Karyotyping for isolated neural tube defects: A report of two cases

G. C. O'Reilly, L. E. Shields

Research output: Contribution to journalArticlepeer-review

11 Scopus citations


BACKGROUND: Neural tube defects occur in approximately 1 in every 1,000 live births. In the United States, chromosomal abnormalities have been noted in 2-10% of fetuses with neural tube defects; however, there is no consensus on whether to offer karyotype analysis to patients with isolated neural tube defects found on ultrasound. CASE: We reviewed the prenatal diagnosis database for the University of Washington between 1985 and 1997. We report on two fetuses who, on ultrasound, were found to have 'isolated' neural tube defects. Karyotype analysis revealed trisomy 18 in both fetuses. The pregnancies were subsequently terminated, and autopsy revealed subtle syndromic findings that were not identified on ultrasound. CONCLUSION: Fetuses with isolated neural tube defects also appear to have a high risk of chromosomal abnormalities, so patients should be offered fetal karyotyping to define recurrence risks for future pregnancies.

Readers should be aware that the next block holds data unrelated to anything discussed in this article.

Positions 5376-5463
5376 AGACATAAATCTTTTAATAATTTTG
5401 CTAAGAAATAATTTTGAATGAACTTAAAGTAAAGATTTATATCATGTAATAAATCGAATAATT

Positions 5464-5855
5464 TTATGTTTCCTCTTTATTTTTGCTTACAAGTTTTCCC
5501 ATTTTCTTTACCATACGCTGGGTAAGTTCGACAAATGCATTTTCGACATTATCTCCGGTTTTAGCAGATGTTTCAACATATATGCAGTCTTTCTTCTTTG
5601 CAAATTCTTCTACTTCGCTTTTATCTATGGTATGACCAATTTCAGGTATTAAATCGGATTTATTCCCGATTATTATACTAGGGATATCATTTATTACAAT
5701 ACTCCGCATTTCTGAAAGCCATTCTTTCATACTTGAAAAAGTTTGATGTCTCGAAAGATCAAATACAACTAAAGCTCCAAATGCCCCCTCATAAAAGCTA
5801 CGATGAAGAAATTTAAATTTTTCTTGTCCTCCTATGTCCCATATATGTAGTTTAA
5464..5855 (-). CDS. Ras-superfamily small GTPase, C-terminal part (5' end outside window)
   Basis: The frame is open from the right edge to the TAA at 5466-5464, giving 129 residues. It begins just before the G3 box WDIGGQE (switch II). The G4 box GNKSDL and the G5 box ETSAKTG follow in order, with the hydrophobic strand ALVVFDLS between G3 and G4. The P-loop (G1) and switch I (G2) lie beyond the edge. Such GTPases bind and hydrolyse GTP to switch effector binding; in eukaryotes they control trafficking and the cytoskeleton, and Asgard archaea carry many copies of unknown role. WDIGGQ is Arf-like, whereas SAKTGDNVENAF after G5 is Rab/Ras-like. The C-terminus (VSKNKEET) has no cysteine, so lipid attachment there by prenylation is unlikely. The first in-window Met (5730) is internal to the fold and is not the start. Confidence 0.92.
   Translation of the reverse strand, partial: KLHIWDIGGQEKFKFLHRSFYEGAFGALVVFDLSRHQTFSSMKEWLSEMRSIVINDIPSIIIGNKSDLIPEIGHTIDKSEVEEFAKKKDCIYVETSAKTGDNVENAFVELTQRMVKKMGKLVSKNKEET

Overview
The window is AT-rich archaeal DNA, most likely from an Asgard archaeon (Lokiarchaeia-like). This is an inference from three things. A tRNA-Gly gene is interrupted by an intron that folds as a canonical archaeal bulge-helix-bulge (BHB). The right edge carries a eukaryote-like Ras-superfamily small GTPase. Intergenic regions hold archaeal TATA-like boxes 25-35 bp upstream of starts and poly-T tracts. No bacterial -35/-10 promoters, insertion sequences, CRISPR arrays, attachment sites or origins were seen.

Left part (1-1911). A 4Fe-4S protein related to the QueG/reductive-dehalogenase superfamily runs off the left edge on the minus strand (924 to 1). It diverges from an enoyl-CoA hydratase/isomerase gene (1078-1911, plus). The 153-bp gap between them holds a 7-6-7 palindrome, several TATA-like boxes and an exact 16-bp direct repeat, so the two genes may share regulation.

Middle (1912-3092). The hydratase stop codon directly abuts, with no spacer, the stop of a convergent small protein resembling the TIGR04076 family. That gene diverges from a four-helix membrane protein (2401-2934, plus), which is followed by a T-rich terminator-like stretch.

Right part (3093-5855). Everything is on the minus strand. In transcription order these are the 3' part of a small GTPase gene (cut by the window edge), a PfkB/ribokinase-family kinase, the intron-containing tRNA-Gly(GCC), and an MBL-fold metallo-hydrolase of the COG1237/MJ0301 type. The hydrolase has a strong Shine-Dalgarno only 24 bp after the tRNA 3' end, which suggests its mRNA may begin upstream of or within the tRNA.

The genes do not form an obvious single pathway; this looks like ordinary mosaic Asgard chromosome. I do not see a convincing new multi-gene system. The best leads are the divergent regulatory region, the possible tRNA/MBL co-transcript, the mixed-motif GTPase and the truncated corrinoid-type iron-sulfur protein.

Original languageEnglish (US)
Pages (from-to)950-952
Number of pages3
JournalJournal of Reproductive Medicine for the Obstetrician and Gynecologist
Issue number11
StatePublished - Dec 12 2000
Externally publishedYes


  • Karyotyping
  • Neural tube defects
  • Pregnancy complications

ASJC Scopus subject areas

  • Reproductive Medicine
  • Obstetrics and Gynecology


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